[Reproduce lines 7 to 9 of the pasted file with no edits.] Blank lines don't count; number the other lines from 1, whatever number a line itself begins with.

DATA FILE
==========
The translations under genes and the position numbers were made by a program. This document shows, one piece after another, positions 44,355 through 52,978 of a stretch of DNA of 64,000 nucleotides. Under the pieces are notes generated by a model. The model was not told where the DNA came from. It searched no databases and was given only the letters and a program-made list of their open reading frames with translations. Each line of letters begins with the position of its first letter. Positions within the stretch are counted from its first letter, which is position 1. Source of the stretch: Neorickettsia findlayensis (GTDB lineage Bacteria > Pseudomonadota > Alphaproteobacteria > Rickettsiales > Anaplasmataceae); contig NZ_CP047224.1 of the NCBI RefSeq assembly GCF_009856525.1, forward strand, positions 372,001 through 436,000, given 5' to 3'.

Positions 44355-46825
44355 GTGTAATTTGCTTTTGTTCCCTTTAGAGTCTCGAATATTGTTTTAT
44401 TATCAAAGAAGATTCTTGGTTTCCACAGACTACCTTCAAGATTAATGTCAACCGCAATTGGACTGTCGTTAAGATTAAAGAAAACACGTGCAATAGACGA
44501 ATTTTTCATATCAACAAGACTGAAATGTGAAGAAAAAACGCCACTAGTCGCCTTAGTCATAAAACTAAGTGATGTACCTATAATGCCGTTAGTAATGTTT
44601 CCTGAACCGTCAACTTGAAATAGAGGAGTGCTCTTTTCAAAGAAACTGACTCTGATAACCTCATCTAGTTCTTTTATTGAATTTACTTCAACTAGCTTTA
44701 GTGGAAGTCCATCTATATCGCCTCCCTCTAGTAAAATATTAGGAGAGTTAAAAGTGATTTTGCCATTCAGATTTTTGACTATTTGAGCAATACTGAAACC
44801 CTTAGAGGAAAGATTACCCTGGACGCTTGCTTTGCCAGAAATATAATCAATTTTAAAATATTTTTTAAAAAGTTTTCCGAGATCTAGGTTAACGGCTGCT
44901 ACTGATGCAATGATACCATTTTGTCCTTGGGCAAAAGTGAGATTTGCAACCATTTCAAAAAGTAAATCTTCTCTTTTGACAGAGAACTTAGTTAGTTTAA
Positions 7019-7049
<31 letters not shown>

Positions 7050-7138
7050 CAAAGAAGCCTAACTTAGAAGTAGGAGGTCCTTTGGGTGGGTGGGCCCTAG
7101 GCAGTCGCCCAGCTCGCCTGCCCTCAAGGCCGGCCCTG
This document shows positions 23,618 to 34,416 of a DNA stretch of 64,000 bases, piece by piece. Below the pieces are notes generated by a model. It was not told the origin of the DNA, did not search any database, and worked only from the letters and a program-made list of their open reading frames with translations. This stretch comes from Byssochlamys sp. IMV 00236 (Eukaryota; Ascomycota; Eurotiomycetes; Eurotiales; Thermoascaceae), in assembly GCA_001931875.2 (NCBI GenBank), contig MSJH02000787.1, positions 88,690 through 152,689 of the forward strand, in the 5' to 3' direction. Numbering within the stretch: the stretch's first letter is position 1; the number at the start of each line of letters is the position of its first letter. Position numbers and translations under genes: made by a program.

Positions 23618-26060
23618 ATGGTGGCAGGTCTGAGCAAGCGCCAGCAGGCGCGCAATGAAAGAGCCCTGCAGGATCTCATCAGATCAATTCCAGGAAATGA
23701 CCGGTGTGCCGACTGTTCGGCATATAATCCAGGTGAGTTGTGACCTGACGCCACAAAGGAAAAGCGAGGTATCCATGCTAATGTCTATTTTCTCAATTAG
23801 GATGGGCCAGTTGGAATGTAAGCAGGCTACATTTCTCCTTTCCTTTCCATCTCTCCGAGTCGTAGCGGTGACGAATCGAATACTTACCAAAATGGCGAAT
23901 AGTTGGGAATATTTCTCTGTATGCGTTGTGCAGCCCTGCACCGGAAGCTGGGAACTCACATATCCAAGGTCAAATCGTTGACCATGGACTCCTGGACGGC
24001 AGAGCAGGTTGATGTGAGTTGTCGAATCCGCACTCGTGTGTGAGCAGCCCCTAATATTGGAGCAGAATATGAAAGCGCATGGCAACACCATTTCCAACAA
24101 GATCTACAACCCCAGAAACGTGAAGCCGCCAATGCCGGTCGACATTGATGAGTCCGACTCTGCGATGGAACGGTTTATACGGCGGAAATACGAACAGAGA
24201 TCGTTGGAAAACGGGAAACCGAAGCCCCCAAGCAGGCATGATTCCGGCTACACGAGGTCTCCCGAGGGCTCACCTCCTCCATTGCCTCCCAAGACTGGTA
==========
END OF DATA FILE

44701 GTGGAAGTCCATCTATATCGCCTCCCTCTAGTAAAATATTAGGAGAGTTAAAAGTGATTTTGCCATTCAGATTTTTGACTATTTGAGCAATACTGAAACC
44801 CTTAGAGGAAAGATTACCCTGGACGCTTGCTTTGCCAGAAATATAATCAATTTTAAAATATTTTTTAAAAAGTTTTCCGAGATCTAGGTTAACGGCTGCT
44901 ACTGATGCAATGATACCATTTTGTCCTTGGGCAAAAGTGAGATTTGCAACCATTTCAAAAAGTAAATCTTCTCTTTTGACAGAGAACTTAGTTAGTTTAA